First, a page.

Tag Archives: faith

Cactus Underwear or Cascade Mountain Lake?



A very wise man, Dennis Prager, has said that the most grateful people are the happiest people.

And even though Dennis Prager is not a Christian (he is Jewish), he adheres to the biblical theology that people are made in God’s image, made for His purposes, to reflect Him in all we say and do.

The Bible is filled with accounts of God’s people singing, dancing, playing on lovely and loud instruments, verbalizing their praises in both speech and song to God.

Praise Him, all ye little Children

Because gratitude, rightly understood, involves thanking someone outside of ourselves, it lifts our minds and hearts away from our poor, poor selves, and focuses it on someone else, on the giver of the gift, even if temporarily.

Gratitude is an outpouring of faith. Without faith, it is almost impossible to thank God for hard times. Because faith says: “God, I don’t understand, but whatever comes my way I will trust you, because I know you are in control and you are working out a greater plan for my life than I can imagine. Thank You.”

I’m a pretty thankful person, most of the time. Probably because, growing up, I didn’t have too much, I very much appreciated what I received. My parents weren’t wealthy, and I was well aware of their struggle to provide for us kids.

In my church and in my community I know both grateful and ungrateful people, and let me tell you, there is a huge difference between them. People who only focus on the negative things that happened to them in their day aren’t too pleasant to be around. These are often the same people who complain whenever something isn’t exactly what they want. Their attitude is ruled each day by what they did not get, what other people aren’t doing to please them, or how the weather or traffic conspired to cause them grief.

Do you know people like that? I do. Sometimes that person is me, temporarily.

But I try to get out of that attitude quickly, because it’s not a pleasant place to stay. It’s like living in cactus underwear. Prickly, scratchy, get-me-out-of-this! And who wants to be too near a cactus?

And, being an old woman now, I’ve come to know that my best days are the days when I’ve taken the time to get my eyes off myself, to look around and list the wonderful things I’ve been blessed with. I call days like this, “Cascade Mountain lake days.” Could anything be more lovely and inviting?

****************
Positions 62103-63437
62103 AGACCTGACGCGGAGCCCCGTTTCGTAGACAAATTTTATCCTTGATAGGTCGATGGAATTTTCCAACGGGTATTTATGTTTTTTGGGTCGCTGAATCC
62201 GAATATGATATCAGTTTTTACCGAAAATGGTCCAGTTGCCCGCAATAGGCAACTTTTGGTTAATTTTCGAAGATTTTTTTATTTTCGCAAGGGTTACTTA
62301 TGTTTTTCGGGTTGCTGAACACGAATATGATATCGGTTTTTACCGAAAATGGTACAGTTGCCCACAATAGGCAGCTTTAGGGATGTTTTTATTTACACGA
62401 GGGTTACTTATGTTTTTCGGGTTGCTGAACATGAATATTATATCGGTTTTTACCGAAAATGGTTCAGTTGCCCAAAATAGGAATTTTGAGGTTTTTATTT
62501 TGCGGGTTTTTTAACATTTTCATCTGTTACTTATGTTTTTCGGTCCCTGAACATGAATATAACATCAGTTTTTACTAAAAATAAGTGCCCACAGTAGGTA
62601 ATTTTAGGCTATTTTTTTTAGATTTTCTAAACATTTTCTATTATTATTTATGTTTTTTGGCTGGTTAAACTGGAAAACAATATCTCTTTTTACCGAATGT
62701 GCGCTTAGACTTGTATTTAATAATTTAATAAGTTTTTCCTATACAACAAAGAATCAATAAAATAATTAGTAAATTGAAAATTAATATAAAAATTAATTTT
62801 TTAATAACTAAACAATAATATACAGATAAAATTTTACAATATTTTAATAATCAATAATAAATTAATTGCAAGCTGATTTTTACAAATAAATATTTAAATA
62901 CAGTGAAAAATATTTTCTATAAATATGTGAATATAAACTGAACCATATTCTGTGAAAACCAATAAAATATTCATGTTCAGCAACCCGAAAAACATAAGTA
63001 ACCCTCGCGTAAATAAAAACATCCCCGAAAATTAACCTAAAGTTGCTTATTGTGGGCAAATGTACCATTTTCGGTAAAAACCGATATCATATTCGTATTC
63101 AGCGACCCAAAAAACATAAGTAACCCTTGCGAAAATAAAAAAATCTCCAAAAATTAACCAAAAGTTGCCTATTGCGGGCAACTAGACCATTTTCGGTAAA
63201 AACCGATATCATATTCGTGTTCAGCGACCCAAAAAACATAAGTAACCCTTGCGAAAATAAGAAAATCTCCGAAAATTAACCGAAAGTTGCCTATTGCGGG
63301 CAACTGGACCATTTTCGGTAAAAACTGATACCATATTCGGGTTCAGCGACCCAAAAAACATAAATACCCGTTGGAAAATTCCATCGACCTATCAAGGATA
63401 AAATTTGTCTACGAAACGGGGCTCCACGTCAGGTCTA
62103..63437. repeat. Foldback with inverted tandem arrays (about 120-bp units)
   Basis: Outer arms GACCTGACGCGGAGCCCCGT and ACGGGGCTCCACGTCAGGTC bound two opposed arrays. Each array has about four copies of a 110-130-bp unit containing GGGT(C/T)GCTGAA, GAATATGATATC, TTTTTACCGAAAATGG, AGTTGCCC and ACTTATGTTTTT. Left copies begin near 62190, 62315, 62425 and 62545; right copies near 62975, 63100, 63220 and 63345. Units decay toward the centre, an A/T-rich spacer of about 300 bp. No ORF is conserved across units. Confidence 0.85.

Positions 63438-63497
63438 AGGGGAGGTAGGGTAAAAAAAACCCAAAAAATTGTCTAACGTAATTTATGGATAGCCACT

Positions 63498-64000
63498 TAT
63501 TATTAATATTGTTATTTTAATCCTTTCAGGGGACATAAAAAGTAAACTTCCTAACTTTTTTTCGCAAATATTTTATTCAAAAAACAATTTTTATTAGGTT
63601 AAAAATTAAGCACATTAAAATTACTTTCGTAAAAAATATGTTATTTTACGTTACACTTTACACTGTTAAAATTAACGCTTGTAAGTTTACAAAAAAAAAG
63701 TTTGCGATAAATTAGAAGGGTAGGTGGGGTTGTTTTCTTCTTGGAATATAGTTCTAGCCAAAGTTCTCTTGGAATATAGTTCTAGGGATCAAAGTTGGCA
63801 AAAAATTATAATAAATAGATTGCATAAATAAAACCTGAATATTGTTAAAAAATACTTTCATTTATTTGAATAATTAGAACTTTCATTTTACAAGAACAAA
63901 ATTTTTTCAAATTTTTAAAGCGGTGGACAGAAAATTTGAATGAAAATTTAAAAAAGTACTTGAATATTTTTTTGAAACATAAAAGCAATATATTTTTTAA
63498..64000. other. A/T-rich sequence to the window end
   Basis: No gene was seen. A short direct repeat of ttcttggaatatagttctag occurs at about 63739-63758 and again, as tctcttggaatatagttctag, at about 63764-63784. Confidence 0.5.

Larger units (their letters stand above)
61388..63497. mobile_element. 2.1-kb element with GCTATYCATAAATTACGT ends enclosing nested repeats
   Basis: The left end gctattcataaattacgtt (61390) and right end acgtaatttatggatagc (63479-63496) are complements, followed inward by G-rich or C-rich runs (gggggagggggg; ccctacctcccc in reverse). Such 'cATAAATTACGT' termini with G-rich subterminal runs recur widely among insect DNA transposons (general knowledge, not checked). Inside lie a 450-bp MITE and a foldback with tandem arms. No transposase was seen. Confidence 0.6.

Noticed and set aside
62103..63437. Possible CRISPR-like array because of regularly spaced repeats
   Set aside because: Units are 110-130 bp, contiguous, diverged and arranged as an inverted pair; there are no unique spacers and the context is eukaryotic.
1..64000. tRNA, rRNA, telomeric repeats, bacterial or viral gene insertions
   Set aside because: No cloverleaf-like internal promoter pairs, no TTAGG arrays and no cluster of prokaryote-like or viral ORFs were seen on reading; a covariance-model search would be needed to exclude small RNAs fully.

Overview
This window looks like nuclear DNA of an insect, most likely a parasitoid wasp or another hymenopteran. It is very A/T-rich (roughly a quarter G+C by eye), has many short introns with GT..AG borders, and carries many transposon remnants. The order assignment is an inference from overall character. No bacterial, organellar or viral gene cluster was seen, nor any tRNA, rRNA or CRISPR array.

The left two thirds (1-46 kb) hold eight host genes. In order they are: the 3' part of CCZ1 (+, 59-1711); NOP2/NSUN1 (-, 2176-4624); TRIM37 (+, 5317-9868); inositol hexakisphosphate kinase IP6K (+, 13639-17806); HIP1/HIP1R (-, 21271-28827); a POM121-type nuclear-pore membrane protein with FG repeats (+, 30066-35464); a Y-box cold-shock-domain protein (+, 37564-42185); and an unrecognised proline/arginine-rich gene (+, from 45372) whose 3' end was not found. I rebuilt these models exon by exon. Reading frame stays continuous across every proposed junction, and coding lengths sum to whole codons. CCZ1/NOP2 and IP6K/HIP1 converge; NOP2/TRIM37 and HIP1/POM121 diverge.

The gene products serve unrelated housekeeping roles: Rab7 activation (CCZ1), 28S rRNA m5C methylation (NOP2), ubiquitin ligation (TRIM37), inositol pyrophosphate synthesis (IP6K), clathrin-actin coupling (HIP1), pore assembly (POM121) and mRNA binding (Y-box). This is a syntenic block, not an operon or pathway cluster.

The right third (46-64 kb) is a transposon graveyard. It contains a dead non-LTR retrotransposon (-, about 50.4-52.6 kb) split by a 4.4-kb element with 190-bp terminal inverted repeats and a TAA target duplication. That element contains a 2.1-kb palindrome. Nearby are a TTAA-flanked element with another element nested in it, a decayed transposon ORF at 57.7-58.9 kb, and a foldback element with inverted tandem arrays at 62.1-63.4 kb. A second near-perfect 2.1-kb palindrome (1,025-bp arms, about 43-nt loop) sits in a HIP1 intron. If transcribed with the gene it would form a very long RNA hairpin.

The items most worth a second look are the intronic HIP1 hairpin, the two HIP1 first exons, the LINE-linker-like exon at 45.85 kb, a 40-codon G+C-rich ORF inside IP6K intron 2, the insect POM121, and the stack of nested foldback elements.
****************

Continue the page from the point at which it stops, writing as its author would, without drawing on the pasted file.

I recently purchased a sweet little journal called, “A Life of Gratitude.” The book, by Lori Roberts, takes you through daily written exercises where you list blessings, or positive thoughts, or beautiful things, etc. It’s not necessarily a Christian book, but since I am a Christian I prefer to do these exercises while lifting to God in gratitude each thought that I write down. After all:

“Every good and perfect gift is from above, coming down from the Father of heavenly lights, who does not change like shifting shadows.” (James1:7, NIB Bible)


Here’s what I’m thankful for today: Jazz music woofs from the speakers down on the lowest level of the house. Because my loving husband is actually home this week, working in his office. He usually travels, but today he’s around. I’m thankful for him.


It was cold this morning. I slipped warm socks on my feet and marveled at how God constructed my size 6, double E width feet. How they take a daily pounding under my 125 pound frame, but they’re still ready to carry me on the next 10-mile hike.


It only takes seconds to notice something God has provided you, then utter an awed prayer of thanks to Him.